Date of Award:

1966

Document Type:

Thesis

Degree Name:

Master of Science (MS)

Department:

Animal, Dairy, and Veterinary Sciences

Department name when degree awarded

Dairy Manufacturing

Abstract

The selection of milk has for many years been based upon the use of bacteriological tests such as the standard plate count, methylene blue, and resazurin tests. Such tests demoted the numbers of bacteria in milk and thus were well accepted as a close correlation of sanitary practices on the farm.

However, improvements in equipment, cleaning procedures, sanitizers and handling methods have greatly improved milk quality over the past decade. The farm bulk tank is a much more efficient system of cooling use in many areas. However, its very efficiency in cooling milk poses many new problems for those engaged in the selection of milk. Since the low storage temperatures associated with bulk tanks practically eliminate growth as a cause of high bacterial count, milk producers may neglect various sanitary precautions and still meet current bacterial-count standards. Thus, since efficient cooling can mask faulty production practices, the results of the standard plate count, methylene blue, and resazurin tests as currently conducted non longer portray the true quality of milk supply because they are a measure of number rather than types of bacteria.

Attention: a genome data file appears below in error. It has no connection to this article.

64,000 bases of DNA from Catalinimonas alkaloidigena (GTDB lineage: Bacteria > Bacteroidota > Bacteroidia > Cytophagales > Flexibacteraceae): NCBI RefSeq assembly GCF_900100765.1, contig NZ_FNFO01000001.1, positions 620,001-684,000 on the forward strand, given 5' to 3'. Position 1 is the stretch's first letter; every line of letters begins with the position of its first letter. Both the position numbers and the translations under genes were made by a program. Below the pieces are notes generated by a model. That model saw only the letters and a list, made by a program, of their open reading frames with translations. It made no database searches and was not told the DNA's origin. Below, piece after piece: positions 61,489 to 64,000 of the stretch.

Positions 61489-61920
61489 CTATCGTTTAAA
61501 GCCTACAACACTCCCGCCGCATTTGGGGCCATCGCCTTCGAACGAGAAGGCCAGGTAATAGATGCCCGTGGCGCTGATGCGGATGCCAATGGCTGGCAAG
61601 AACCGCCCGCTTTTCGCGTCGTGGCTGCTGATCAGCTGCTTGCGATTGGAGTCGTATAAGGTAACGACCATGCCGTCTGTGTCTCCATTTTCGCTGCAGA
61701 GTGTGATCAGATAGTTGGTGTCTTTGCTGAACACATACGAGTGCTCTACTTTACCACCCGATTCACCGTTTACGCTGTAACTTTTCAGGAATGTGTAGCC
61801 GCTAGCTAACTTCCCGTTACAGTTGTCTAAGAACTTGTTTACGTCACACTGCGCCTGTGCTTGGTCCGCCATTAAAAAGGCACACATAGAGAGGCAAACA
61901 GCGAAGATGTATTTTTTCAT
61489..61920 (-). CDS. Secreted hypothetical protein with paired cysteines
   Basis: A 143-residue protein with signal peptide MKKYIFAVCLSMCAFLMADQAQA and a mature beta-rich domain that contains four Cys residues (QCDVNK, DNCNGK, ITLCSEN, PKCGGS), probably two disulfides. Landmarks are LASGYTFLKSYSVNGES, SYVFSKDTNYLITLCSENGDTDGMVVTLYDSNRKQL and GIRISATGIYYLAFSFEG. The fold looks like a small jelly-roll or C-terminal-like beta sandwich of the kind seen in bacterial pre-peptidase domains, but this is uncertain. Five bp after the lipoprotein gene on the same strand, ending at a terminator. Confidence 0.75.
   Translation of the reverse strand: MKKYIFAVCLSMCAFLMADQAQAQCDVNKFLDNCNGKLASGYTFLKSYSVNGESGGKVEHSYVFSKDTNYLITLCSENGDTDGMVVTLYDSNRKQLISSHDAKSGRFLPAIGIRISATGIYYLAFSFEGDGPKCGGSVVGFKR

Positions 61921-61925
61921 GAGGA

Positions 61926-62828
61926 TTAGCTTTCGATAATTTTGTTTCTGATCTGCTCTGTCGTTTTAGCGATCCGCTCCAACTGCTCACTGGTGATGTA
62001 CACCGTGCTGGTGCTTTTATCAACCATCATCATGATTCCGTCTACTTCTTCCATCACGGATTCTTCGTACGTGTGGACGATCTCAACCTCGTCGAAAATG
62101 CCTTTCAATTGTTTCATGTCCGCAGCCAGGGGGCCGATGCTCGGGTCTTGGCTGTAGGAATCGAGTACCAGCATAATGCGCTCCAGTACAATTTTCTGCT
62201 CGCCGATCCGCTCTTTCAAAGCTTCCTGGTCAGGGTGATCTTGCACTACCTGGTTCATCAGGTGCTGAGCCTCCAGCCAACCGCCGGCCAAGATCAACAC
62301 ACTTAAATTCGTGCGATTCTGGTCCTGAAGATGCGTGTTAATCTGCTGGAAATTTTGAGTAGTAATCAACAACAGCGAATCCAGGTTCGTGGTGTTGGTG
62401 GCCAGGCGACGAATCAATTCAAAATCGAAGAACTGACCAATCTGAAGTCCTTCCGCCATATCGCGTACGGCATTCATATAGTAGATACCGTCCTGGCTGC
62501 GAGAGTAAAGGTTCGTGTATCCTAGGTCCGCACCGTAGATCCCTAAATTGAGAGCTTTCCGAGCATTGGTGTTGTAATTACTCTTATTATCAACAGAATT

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Food Science Commons

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